Rob Parry

Catching up with Battles

Last year Battles released La Di Da Di, their third album of looping, buoyant electronic rock, and they’re currently touring it around the world. I arrive just as their soundcheck begins to go wrong, and sit and try not to make eye contact with anybody while they test and re-test everything on stage, trying to smoke out whatever’s choked up the works. Eventually they find the problem – they show me it as they carry it out, a small black box with some wires sticking out of it that doesn’t look anywhere near important enough to grind an entire show to a halt – and I sit down with Ian Williams, guitarist and keyboardist, to talk about their music:

So for any readers unfamiliar with Battles, how would you describe your music?

Let’s see… it depends, if I met my friend’s uncle at a random party I would probably give it the 37,000 feet in the air explanation, I’d be like, “Well it’s like… sort of rock and roll but weirder,” but if I was talking to somebody who knew about music then it would be harder to do that.

I was calling you electronic to a friend, but that was only because you were on Warp, it felt pretty arbitrary.

Yeah, I guess because we go through amps, and use [inaudible, possibly electro-acoustic preset]. To us it’s like… I still think of it as rock music, but these electronic tools allow you to sort of become a little more of a bionic man, so you can sort of do more things, you know, you can go further.

Like augment it?

Yeah. Although sometimes we get booked into, like, electronic music festivals and it goes over well in that context too. There’s a lot of [somebody drops something loud nearby, perhaps a toolbox or length of chain], so you can sort of dance to it.

I’ve been reading up on you, and you seem quite conscious of how your music’s being described. Like math rock, for example, is a label that you’ve disagreed with in the past.

Yeah, I always… I never liked that label, and I think that that label really came about because… I suppose the bands we were in before this band – this is going back to the nineties – was some kind of tag that some bands used to get, and it was something that was most like a joke, I thought. But I think that joke description has gelled into a real meaning for people now, and it gets used seriously. But at the same time, I’ve kind of given up. If people want to say that I’m like, “Whatever,” but it doesn’t make the most sense to me. I guess the sense that we make patterns, and if math is about the recognition of patterns then OK, maybe.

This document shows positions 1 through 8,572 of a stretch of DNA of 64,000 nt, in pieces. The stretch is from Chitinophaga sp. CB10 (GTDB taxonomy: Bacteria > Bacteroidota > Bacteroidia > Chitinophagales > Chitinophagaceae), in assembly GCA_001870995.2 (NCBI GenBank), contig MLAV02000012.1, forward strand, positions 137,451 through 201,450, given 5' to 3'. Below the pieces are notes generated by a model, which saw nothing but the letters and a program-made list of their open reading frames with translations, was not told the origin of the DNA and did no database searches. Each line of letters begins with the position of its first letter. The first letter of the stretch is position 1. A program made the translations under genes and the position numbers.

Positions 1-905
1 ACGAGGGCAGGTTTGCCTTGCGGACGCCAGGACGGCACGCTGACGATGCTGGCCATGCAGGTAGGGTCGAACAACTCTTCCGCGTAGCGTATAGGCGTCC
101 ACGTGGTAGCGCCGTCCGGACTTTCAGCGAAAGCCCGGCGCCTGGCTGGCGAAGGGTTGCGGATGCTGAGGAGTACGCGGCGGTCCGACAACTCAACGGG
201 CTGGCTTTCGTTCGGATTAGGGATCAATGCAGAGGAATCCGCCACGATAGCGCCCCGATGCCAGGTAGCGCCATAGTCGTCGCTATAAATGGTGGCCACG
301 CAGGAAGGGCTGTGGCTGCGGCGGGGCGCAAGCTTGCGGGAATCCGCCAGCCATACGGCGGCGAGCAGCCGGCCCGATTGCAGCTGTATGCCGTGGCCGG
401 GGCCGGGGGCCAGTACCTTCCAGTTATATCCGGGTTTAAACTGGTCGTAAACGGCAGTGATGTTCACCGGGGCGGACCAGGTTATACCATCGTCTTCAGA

I was watching that documentary Ableton did about how you use looping, can I ask how you got into that technique?

I think I started studying loops onstage in my old band [Don Caballero]. We did the same thing we do in this band – we had a loop with the amp behind the drummer, and we sent a loop through it so the drummer heard the rhythm and played to the loop. That was right when digital pedals started to become an accessible thing to a low-budget group – for like a hundred bucks you could get an Akai Headrush, and it was pretty simple but it would do the trick. Then this band started and we had Echoplexes, Dave still uses them onstage, and you could sync those things up, but it was still pretty nineties-era technology. I sort of discovered Ableton as a thing that could do the same thing as a pedal, except you can keep going further because of digital reproduction, and all of a sudden you can have ten loops going.

Do you try and keep up with the technology as it develops?